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I understand that a universal binary version of MacMAME will be a long time coming (if ever), but it's time to upgrade the computer in my arcade and I want to put in a Mac Mini. Does MacMAME perform reasonably well under Rosetta or should I find a PowerPC Mini on clearance somewhere, instead?


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Other inquiring minds want to know as well. smile

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I am running MacMame under rosetta and I think it works just as good if not better than my old G4. Metal Slug 1, X, 2 and 3 run perfect if that helps at all.


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NeoGeo hardware isn't the most demanding thing to emulate. How does it go with something a bit more demanding? Say Taito F3 or Konami GX?

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Yeah. Fans of those games get wound up when I bring this up, but the Neo Geo was underpowered the day it shipped (1988), and keeping it going for another 15+ years didn't help it any. It's a Genesis with a few more MHz and a few more colors. Get over it smile

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380 sprites compared to 80, and 4096 colours on-screen compared to 64 is a pretty significant difference if you ask me. NeoGeo also had sprite scaling, etc. which the MegaDrive didn't get unless you added the MegaCD module.

But in the end, it's the quality of software that makes a system. The Sega Naomi is definitely far more powerful than the NeoGeo, but KoF 2000 was a far better game than Capcom vs SNK 2. The NeoGeo was kept alive by emphasis on gameplay over flashy graphics.

(Yes, I know there are plenty of lousy NeoGeo games, like The Irritating Maze, Pulstar, Gururin and most of the post-bankruptcy continuations of SNK franchises made by the likes of Eolith and Playmore.)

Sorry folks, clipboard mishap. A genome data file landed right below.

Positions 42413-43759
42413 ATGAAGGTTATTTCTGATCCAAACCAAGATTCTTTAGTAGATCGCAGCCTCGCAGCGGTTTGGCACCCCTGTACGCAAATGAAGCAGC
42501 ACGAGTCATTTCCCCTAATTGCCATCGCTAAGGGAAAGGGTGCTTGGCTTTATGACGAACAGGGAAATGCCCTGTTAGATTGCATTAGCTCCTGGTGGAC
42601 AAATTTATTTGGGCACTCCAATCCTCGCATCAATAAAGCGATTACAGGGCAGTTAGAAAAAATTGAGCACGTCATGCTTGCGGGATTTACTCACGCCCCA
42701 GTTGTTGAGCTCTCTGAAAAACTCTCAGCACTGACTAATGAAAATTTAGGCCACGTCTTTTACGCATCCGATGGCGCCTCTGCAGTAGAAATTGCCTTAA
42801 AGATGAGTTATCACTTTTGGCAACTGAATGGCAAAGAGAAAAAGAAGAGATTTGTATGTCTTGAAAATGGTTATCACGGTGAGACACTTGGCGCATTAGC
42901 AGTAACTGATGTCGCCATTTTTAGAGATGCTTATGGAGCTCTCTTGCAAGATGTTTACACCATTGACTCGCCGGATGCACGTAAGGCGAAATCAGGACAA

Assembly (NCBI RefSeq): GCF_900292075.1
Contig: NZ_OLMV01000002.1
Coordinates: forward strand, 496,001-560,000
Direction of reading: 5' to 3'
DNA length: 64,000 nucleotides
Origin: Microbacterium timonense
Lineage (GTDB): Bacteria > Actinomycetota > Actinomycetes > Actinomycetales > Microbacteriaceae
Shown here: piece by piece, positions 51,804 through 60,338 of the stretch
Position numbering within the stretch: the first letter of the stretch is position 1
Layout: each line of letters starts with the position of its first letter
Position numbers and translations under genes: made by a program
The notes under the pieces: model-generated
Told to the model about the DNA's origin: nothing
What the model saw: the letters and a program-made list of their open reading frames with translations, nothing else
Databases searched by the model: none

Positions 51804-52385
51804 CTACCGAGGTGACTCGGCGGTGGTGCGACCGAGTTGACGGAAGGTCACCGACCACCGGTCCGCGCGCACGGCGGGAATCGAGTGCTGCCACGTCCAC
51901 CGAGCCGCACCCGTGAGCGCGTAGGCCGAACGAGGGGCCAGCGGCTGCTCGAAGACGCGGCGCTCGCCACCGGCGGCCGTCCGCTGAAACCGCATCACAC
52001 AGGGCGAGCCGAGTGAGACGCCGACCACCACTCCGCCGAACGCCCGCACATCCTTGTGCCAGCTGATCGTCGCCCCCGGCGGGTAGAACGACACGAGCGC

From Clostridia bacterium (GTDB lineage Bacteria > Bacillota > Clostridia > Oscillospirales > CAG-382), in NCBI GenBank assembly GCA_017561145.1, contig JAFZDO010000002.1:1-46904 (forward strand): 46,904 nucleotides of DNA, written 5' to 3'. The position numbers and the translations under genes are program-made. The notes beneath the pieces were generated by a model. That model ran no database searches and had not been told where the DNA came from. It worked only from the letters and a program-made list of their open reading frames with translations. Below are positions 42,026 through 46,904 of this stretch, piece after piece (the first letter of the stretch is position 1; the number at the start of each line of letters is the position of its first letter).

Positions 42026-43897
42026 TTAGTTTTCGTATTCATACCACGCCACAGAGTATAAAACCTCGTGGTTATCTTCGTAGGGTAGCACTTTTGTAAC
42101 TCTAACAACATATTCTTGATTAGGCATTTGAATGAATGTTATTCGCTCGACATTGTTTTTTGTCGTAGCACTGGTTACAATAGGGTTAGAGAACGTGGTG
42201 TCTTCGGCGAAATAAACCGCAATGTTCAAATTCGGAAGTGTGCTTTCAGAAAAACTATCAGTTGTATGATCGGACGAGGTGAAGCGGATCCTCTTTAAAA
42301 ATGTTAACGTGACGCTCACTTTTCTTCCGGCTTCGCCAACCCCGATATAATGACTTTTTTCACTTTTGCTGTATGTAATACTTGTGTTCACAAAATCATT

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Quote:
Originally posted by Vas Crabb:
NeoGeo hardware isn't the most demanding thing to emulate. How does it go with something a bit more demanding? Say Taito F3 or Konami GX?
I'd like to know about CHD games eek
They are not playable on G3 or G4, but they are on high-end G5

One good test would be to test a CHD game on an Intel mac, then test it on Windoze using boot camp on the same Mac to see the difference.


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Depends which CHD game. Something like Wedding Rhapsody is playable of a G4 (Konami GV), while something like NFL Blitz is unplayable on anything (Midway Seattle hardware).

Things that use MIPS CPUs (Killer Instinct, etc.) will go way faster on Windows because they use a dynamic recompilation emulation core on native x86 builds. Hopefully a future version of MacMAME will use this, too.

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I think (to get back to the original question) that it makes little sense to get a G4 mini when you can get an intel one and use boot camp if the performance of macmame is really that woeful. Unless of course you can find a G4 mini at a really knocked down price. From what i see though, nobodies really knocking anything very much off the price of PPC based hardware still. I guess they'll have to in the end though.

For me it's not that bad, but then again, i don't think i've ever fired up anything other than old classics. Perhaps i'll go try something on Taito F3 now before i start work.

Are we still really at the "long time coming, if ever" stage though? That's dissapointing news for all us early adopters if we are.

I know when i tried to compile up a universal binary a month or more ago there was only a couple of libraries stopping it from linking, and Brad said that he was in the process of engineering one of those out anyway (libhud or something).

Of course, "compiling" and "working" are two very different things, but the compiling stage would at least be a major step in the right direction smile

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Well, basically, on Bubble Memories, i don't notice any slowdown at all. Forgot to look to see if there was any frame skipping going on but the speed barely dips below 100%.

On Arkanoid Returns there's a little frameskipping happening and you get the occasional very slight jitter. Not perfect but easily playable as far as i'm concerned.

So you can compare, i have the 20" 2Ghz iMac Core Duo with 2GB ram and the 256MB graphics upgrade.

Hope that gives you a little more to go on!

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